Speaking Competence in German as a Foreign Language Class in Slovenian Secondary Schools: From Theory to Practice


  • Andreja Retelj




speaking competence, teaching speaking, CEFR, speaking activities, Syllabus, German as a foreign language


This article presents the speaking competence in German language classes in Slovenian secondary schools from three different perspectives: it gives the definition of speaking competence within the Common European Framework of Reference for Languages (CEFR), within the Syllabus for German for Secondary Schools, and within learning activities for teaching and developing speaking competence in German foreign language classes. The analysis of both documents shows that great importance is attributed to speaking competence, but, at the same time, both documents provide us with guidelines in terms of what is expected from each student at a certain CEFR level and what kind of language competence and knowledge a student is required to demonstrate in order to qualify for a certain level. The syllabus additionally adapts CEFR guidelines to the learning context and target groups. It is thus expected of a Slovenian secondary school student to be able to communicate on an independent user level at the end of the secondary school education. Both documents define speaking competence theoretically. However, the documents do not provide insight into the development of speaking competence in particular classes. The analysis of the survey conducted among teachers showed that speaking competence is developed only within limited frameworks. The most frequent reasons were lack of time, difficult error correction, insufficient classroom control, poor students’ performance, lack of motivation and large classes. The survey also revealed that teachers chose only a small repertoire of learning activities for developing speaking competence. In order for Slovenian secondary students to truly develop high-level speaking competence, teachers should considerably alter their views on their own role, as well as a student’s role in the classroom, introduce learning activities into language classes which develop free speech, and above all encourage students’ independence and responsibility for their own learning process.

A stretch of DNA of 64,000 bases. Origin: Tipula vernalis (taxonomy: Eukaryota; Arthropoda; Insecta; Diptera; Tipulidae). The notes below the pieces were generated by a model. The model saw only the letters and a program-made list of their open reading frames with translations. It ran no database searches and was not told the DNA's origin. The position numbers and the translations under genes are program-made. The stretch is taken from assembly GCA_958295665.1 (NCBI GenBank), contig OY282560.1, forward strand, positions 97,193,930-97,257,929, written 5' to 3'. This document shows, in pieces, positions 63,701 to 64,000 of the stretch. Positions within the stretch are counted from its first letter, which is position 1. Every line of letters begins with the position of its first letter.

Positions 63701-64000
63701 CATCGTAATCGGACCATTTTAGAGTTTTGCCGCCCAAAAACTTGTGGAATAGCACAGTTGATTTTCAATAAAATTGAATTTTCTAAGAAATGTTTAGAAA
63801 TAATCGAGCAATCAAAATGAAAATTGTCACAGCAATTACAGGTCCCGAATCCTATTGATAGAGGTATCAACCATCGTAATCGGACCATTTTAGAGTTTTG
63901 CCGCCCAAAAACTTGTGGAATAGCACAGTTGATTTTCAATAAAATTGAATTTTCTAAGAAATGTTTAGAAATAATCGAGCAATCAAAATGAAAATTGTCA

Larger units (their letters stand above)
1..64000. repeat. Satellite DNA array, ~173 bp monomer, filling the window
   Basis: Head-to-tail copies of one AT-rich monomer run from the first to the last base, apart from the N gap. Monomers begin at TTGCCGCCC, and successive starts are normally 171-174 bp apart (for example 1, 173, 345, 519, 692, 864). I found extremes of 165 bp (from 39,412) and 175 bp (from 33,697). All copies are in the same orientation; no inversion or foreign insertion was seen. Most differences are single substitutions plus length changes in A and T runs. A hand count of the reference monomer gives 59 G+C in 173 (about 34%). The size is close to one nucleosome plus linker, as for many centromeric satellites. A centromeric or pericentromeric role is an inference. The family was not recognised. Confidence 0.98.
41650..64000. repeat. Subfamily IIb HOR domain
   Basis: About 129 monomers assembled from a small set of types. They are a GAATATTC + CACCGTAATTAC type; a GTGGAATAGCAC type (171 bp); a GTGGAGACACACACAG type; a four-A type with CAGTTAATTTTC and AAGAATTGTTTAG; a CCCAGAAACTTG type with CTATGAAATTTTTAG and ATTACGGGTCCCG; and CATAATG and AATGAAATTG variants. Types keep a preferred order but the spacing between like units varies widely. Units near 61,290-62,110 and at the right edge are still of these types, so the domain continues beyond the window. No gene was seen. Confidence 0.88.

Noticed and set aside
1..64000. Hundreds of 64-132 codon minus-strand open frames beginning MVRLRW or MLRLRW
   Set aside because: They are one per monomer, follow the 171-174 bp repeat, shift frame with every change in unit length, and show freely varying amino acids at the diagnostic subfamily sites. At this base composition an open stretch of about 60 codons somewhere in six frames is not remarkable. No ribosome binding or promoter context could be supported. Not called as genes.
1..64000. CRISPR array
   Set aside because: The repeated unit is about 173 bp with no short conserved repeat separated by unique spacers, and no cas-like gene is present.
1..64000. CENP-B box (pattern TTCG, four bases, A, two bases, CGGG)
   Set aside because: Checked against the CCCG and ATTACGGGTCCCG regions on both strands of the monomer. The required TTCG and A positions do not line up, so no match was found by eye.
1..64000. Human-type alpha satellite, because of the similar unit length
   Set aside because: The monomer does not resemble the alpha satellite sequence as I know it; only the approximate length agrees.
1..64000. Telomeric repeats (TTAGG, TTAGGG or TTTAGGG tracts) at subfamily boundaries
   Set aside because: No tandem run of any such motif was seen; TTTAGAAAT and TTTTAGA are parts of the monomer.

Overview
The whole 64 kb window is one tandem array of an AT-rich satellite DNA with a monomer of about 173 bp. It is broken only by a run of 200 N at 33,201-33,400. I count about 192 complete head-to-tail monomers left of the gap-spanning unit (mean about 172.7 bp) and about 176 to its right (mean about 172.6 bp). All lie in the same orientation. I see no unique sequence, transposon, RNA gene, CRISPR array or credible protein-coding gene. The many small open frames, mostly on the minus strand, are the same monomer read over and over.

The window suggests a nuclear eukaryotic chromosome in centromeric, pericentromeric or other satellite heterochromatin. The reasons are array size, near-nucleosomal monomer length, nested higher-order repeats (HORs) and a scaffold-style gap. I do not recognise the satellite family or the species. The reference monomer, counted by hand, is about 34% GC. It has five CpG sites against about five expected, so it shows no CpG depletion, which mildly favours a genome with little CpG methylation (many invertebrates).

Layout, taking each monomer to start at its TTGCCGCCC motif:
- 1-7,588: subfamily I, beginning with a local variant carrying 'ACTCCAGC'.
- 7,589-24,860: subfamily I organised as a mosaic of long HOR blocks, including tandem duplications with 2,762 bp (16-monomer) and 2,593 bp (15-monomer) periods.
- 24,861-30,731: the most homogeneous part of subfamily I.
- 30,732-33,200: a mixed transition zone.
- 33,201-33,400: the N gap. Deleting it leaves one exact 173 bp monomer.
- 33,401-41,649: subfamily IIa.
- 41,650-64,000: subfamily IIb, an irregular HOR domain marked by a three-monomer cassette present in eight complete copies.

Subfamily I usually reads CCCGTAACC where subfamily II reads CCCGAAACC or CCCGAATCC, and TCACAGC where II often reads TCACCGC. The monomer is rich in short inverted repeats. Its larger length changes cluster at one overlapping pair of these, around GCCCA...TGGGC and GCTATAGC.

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How to Cite

Retelj, A. (2016). Speaking Competence in German as a Foreign Language Class in Slovenian Secondary Schools: From Theory to Practice. Journal for Foreign Languages, 8(1), 217–233. https://doi.org/10.4312/vestnik.8.217-233



Didactics of Foreign Languages